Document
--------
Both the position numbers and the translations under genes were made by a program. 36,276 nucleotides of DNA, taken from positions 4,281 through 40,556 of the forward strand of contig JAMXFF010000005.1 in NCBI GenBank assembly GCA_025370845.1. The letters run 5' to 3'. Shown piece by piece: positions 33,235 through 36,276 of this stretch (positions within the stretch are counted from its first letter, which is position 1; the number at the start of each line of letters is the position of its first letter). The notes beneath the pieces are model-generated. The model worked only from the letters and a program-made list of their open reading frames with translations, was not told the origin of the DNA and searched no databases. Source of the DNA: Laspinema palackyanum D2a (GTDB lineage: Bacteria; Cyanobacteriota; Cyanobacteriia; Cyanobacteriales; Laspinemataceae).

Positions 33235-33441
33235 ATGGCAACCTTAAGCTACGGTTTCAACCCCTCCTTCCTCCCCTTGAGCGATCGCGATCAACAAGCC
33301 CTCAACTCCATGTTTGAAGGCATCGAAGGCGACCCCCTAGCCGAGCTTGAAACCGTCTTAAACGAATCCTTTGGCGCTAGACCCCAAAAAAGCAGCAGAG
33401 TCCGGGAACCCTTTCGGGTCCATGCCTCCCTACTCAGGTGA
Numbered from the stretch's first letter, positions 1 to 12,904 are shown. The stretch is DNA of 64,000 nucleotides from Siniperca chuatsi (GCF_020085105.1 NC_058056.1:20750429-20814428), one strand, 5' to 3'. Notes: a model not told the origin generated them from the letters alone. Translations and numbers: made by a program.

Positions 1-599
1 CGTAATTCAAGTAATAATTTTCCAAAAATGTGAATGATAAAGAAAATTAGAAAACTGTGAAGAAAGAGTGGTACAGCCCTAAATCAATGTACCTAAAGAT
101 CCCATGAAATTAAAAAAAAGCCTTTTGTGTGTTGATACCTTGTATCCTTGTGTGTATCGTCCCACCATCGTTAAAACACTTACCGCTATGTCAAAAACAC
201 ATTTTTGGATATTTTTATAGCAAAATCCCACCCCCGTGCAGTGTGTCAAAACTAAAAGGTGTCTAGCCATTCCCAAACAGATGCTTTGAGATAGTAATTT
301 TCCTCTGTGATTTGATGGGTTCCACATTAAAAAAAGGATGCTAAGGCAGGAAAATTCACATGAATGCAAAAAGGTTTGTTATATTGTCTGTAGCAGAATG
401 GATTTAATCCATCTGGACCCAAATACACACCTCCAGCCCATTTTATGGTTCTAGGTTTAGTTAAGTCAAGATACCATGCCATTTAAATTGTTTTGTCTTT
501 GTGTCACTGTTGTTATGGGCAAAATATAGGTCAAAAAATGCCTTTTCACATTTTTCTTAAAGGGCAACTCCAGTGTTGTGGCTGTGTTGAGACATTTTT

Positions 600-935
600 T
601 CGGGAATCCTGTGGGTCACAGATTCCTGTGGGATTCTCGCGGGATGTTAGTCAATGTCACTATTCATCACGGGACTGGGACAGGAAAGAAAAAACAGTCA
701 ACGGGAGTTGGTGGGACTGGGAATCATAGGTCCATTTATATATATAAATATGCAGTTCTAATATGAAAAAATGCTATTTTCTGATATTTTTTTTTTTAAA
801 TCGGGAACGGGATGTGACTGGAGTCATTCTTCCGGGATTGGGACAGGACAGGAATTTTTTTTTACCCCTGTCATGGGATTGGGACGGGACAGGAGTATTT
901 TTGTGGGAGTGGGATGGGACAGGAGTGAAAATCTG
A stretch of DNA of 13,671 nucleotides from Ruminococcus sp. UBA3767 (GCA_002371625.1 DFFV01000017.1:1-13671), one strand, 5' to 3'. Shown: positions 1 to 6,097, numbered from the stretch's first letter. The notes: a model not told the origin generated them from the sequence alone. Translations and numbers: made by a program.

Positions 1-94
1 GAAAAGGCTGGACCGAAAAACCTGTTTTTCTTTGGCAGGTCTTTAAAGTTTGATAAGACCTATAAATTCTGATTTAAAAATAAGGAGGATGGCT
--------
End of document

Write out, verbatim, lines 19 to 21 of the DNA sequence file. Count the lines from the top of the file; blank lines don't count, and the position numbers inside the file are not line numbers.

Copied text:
901 TTGTGGGAGTGGGATGGGACAGGAGTGAAAATCTG
A stretch of DNA of 13,671 nucleotides from Ruminococcus sp. UBA3767 (GCA_002371625.1 DFFV01000017.1:1-13671), one strand, 5' to 3'. Shown: positions 1 to 6,097, numbered from the stretch's first letter. The notes: a model not told the origin generated them from the sequence alone. Translations and numbers: made by a program.

Positions 1-94